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Released April 2009. 2 episodes.

Writer: Jonathan Morris
Director: Barnaby Edwards

Roots: The League of Nature is a pun on the League of Nations. Alex Marlowe is based on philanthropist rock stars, particularly Sting, Bono and Bob Geldof (although having gone into politics we could also include Australian Green/Labor MP Peter Garrett, formerly of Midnight Oil). Marlowe namechecks All Creatures Great and Small (probably the song rather than the TV series). The Hothouse is likened to The Eden Project. Lucie calls the Doctor "Mister Titchmarsh" (after TV gardener Alan Titchmarsh for those outside the UK bubble.)

Intertextuality: The Doctor invokes his Ninth incarnation with a different kind of fruit from The Doctor Dances ("lemons are good")

Dialogue Triumphs: "Nothing's ever the same, Lucie Miller. Everything's always brand new, that's what keeps me going."

Dialogue Disasters: "You mentalist! You... enviro-mentalist!"

"Time for your companion to 'go green'..."

Double Entendres: Lucie's suspicious knowledge of lamps "You know, for growing stuff in your attic"

Technobabble: Marlow is experimenting with the Krynoids' chemico-cellular physiology.

Goofs: It is implied that Marlow has been onto Lucie's subterfuge for a while, so if he was so keen to meet and kidnap the Doctor, why not just agree to meet him on his visit, rather than allow him to break in later and then do it?

Marlow says nobody knows where the Doctor and Miss Bright are - but presumably their driver knew where they were going?

Continuity: Alex Marlow was formerly the lead singer of 'world-famous' rock band The Experts and until recently worked to save endangered species. He is now head of the League of Nature, a political pressure group boasting eighty million paid-up members campaigning on environmental issues, the greenhouse effect in particular. Among their policies is a ban on private capital. The League seem to be greatly at odds with the World Ecological Bureau (see: Links), to the extent of industrial espionage - the implication being that the LON see the WEB as an 'establishment' organisation. His project, The Hothouse comprises five biodomes in a locked-down compound, containing many species extinct in the wild. Also housed there are Krynoid pods cultivated from cuttings recovered during the 'Chase' episode (i.e. the previous Krynoid experiment by Harrison Chase).

The World Ecological Bureau continue to maintain links with UNIT and via them have a means of communicating with the Doctor via the Space-Time Telegraph. Its local office is based in White City, where the TARDIS is stationed for this story. It would appear that the notes of Sir Colin Thackeray following the Chase Incident put 'them' (and via their spies, the league of nature) onto the existence and means of contacting the Doctor. In the intervening years between the earlier incident and the present day Sir Colin has died.

The St Petersburg Bioprotection Treaty authorises the WEB to inspect any facility used for agricultural research.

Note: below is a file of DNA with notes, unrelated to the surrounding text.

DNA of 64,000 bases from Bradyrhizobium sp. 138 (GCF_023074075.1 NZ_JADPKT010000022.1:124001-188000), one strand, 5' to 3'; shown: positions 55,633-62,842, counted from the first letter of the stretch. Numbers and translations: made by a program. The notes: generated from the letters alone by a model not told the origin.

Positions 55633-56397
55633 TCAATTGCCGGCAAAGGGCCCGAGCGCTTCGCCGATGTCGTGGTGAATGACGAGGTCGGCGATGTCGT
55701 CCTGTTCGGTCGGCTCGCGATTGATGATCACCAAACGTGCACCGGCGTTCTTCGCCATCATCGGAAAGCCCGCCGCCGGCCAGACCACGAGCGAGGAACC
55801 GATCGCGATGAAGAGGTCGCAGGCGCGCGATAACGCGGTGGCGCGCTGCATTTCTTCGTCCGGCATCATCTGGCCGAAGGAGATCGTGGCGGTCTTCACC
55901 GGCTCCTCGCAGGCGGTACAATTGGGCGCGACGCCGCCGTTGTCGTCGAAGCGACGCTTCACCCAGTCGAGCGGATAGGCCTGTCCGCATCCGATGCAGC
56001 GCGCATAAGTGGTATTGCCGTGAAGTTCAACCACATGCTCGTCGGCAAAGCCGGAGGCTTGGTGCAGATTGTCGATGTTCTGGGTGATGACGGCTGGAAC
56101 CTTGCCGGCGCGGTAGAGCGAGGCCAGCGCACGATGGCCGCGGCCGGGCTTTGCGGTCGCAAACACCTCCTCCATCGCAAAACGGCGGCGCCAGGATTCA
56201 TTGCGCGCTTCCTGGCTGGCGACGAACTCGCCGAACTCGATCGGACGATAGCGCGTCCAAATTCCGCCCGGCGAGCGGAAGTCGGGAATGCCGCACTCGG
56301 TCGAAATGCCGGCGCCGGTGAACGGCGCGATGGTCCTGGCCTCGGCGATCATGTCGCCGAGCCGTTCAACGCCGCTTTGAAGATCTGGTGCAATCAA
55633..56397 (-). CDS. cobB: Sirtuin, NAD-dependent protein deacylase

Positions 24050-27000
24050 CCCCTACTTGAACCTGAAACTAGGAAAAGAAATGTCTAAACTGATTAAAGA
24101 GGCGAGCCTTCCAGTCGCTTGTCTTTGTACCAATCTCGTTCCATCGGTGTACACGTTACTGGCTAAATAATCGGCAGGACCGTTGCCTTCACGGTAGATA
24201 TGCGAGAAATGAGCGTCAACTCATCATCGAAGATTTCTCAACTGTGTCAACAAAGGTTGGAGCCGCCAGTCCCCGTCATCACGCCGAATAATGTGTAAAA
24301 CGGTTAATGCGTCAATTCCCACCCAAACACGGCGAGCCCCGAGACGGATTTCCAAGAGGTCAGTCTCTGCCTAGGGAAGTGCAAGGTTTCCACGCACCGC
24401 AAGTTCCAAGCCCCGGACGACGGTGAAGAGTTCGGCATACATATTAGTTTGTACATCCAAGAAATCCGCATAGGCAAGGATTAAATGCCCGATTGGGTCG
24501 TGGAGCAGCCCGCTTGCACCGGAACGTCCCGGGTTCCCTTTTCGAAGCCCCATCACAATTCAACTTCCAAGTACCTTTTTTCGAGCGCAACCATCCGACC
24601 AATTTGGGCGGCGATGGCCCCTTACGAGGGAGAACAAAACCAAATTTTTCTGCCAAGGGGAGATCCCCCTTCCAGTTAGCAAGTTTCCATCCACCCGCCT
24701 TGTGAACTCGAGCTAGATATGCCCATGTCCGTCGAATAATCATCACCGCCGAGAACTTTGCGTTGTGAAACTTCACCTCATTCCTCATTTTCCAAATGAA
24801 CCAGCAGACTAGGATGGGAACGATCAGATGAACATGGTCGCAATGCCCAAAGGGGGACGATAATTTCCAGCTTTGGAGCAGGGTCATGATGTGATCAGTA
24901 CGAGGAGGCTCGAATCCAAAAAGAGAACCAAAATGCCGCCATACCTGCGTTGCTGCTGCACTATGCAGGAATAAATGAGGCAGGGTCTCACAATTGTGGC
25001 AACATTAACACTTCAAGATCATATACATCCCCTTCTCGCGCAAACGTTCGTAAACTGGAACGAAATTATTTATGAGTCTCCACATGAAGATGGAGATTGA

The Krynoids here are experimental breeds featuring (although not collectively) accelerated germination (i.e. transformation of the animal host) and varying degrees of control over the host organism. They hatch from pods as in the earlier story, yet are also able to be cultivated from cuttings and are said to reproduce by spores also. For the first time we 'hear' inside the mind of a Krynoid subject and the enhanced faunal consciousness emerging, described by Miss bright as 'the forest singing' and sounding, to intents and purposes, like a rainforest, complete with bird and insect sounds.

The Doctor seems to be still partly amnesiac following his recent recovery on Orbis - he has forgotten how to drive a car, for example. His sonic screwdriver isn't yet up to the job of cutting a steel mesh fence, although he admits that he intends to address this in time. He hasn't heard of Alex Marlowe (or has forgotten who he is).

Location: Southern England, early 21st century (pre-2060).

Future History: Earth's environment is said to be close to collapse due to the greenhouse effect. News reports mention twenty weeks of drought (or twenty-two without rain) in the United Kingdom with reservoir levels down to five percent capacity. A 'tragedy' in Dhakar and (possibly linked) a refugee crisis which hit the Eurozone in the previous year saw a refugee population in the millions displaced from North Africa and the Black Sea states, forcing a desperate Eurozone to close its borders. Rationing is in effect and there have been riots in Paris and Madrid. Extinctions in the wild within the last five years include the cheetah and white rhino. Half of the Amazon basin is now a dustbowl.

Links: The Seeds of Doom (W.E.B, Sir Colin Thackeray, The 'Chase Incident'), Terror of the Zygons (The Space-Time Telegraph), Orbis. By 2060 the Amazon 'dust bowl' will be complete (Loups-Garoux). This story concludes with no solution found for the coming global environmental collapse, and leads to the developing Eightfold Truths story (The Eight Truths).

The Bottom Line: "Death by salad!"

Surely the easiest story to write. Krynoids, plus fanatical sympathiser, plus the threat of imminent global catastrophe due to both previous factors. As such, Hothouse is an unremarkable story, although Nigel Planer's Marlowe is almost as fun as Harrison Chase (but not nearly as camp),and the body horror is reliably attended to.

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